The NHS in England has begun providing continuous glucose monitoring (CGM) to pregnant women with type 1 diabetes – after the initial rollout was delayed by COVID-19.
It is a significant milestone on the journey towards greater access to technology for people with type 1 diabetes, and one was made possible by JDRF research.
CGM technology has long been unavailable on the NHS for most people living with type 1, including pregnant women.
However, in 2017, JDRF-funded research found that CGM significantly benefited both mother and child during pregnancy.
After input by JDRF and partner organisations, NHS England committed to provide CGM to all pregnant women living with the condition.
Although this change only applies to women in England, the Scottish Health Technologies Group has recommended that the NHS in Scotland follow suit.
In many cases, NHS access to technology in one of the four UK nations often helps lead to access in the others. JDRF will be monitoring and pushing for this.
Better glucose control and healthier babies
Continuous glucose monitors are small wearable devices that regularly and automatically monitor glucose levels. The devices reduce the number of daily fingerprick checks, and can sound alarms if blood glucose levels get too high or low.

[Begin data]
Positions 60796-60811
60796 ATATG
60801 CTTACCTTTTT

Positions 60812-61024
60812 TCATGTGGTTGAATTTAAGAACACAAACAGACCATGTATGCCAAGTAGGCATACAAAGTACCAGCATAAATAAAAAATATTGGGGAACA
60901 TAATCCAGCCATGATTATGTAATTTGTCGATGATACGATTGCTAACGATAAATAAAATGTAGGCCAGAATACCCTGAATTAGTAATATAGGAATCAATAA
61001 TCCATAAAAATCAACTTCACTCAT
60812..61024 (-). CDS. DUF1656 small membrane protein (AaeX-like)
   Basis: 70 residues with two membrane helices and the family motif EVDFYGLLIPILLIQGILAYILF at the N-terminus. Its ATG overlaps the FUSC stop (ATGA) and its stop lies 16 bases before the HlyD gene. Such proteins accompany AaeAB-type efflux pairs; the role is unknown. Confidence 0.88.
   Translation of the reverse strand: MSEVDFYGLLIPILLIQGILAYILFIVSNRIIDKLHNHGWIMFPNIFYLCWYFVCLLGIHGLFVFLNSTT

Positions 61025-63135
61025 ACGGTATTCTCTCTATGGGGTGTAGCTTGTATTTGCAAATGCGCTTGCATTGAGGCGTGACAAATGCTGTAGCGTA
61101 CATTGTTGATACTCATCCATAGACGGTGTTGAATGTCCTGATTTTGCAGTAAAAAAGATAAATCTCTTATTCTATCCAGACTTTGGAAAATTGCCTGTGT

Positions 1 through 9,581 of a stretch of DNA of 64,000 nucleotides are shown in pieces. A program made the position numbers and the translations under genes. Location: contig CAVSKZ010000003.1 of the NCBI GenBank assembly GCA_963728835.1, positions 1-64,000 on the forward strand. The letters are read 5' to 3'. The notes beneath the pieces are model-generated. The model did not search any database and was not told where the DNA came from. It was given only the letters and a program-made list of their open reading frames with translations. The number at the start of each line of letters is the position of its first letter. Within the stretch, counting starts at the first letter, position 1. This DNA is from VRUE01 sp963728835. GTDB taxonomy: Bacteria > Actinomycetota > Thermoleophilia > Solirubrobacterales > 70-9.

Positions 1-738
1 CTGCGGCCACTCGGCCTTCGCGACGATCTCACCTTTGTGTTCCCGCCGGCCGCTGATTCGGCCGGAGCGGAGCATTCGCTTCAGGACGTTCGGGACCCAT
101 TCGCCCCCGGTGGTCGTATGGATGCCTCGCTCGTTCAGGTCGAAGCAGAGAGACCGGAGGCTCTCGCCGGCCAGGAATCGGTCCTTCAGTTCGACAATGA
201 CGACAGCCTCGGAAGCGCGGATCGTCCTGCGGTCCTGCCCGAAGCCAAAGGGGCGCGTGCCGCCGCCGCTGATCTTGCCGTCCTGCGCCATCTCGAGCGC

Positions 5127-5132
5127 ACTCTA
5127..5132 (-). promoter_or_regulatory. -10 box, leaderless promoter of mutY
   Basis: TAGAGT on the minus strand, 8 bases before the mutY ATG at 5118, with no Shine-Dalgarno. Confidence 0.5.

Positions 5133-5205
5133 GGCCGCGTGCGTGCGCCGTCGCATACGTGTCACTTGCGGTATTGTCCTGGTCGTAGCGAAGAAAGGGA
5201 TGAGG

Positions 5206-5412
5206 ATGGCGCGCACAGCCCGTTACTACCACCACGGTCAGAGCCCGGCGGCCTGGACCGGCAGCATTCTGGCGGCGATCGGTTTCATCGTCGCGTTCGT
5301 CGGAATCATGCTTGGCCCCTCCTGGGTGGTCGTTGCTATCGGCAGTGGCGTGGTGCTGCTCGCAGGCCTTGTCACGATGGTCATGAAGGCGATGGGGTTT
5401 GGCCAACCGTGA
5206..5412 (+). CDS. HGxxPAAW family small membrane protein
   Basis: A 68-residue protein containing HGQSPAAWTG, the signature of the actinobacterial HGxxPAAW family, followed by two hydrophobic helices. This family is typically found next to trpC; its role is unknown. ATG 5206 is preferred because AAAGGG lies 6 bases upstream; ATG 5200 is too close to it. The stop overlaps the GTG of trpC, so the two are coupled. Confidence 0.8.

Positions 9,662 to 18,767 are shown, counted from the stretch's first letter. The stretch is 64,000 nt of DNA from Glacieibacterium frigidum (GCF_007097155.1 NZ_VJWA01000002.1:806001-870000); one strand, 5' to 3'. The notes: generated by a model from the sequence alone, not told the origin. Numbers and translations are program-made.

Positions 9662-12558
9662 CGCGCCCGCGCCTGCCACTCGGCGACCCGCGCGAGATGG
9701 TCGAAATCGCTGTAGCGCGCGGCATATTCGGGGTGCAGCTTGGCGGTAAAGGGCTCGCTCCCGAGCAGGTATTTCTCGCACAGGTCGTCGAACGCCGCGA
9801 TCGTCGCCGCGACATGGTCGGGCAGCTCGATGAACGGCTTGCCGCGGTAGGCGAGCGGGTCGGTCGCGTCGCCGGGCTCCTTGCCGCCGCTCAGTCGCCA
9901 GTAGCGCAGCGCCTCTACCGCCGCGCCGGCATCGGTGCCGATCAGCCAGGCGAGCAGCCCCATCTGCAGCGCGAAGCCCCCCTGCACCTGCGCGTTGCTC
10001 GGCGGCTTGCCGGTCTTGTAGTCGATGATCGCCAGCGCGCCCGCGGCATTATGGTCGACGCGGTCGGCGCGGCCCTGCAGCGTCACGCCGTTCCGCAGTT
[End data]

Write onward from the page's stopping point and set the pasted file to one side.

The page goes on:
In September 2017, the researchers behind the JDRF-funded CONCEPTT trial announced that pregnant women living with type 1 diabetes, who used a continuous glucose monitor throughout their pregnancy, had better blood glucose control and healthier babies.
JDRF and others took this evidence from CONCEPTT and submitted it to the National Institute for Health and Care Excellence (NICE), which advises on the use of new medicines and technology on the NHS.
In 2018, NICE subsequently agreed to update its Diabetes in Pregnancy guideline with a focus on CGM – and in 2019, NHS England agreed to incorporate this into its long-term plan.
Research crucial to CGM decision
Karen Addington, UK Chief Executive of JDRF, said: “Type 1 diabetes can be tough to live with, and pregnant women with the condition face particular challenges. That is why we are especially pleased by this milestone, achieved in large part thanks to JDRF research that showed that CGM is cost-effective for pregnant women.”
Lesley Jordan, Senior Technology Access Specialist at JDRF, said: “The provision of CGM will help keep mothers and their babies healthy, and will help set world standards for the provision of medical technology for pregnant women with type 1 diabetes.
“As more evidence becomes available, we will continue to push for better provision of type 1 diabetes technology for more people with the condition, right across the UK.
“We want everyone who wants and needs CGM to have access to it on the NHS.”
‘CGM gave me my child’
Sophia Walker, who lives with type 1 diabetes, said: “I have an extremely entrenched fear of low blood sugar. But CGM technology, coupled with the amazing knowledge and support of my team at St Thomas’s Hospital, gave me the confidence to undertake a pregnancy.
“It was difficult, but it would have been a hundred times harder if I had been constantly worried about passing out from high or low blood sugar.
“Now I can’t imagine life without my daughter. She brings so much joy to me, and to others. I thank the NHS and CGM for the gift of her.”
JDRF is working with partners to improve awareness of and access to type 1 diabetes technology. Find out more about our Pathway to Choice initiative.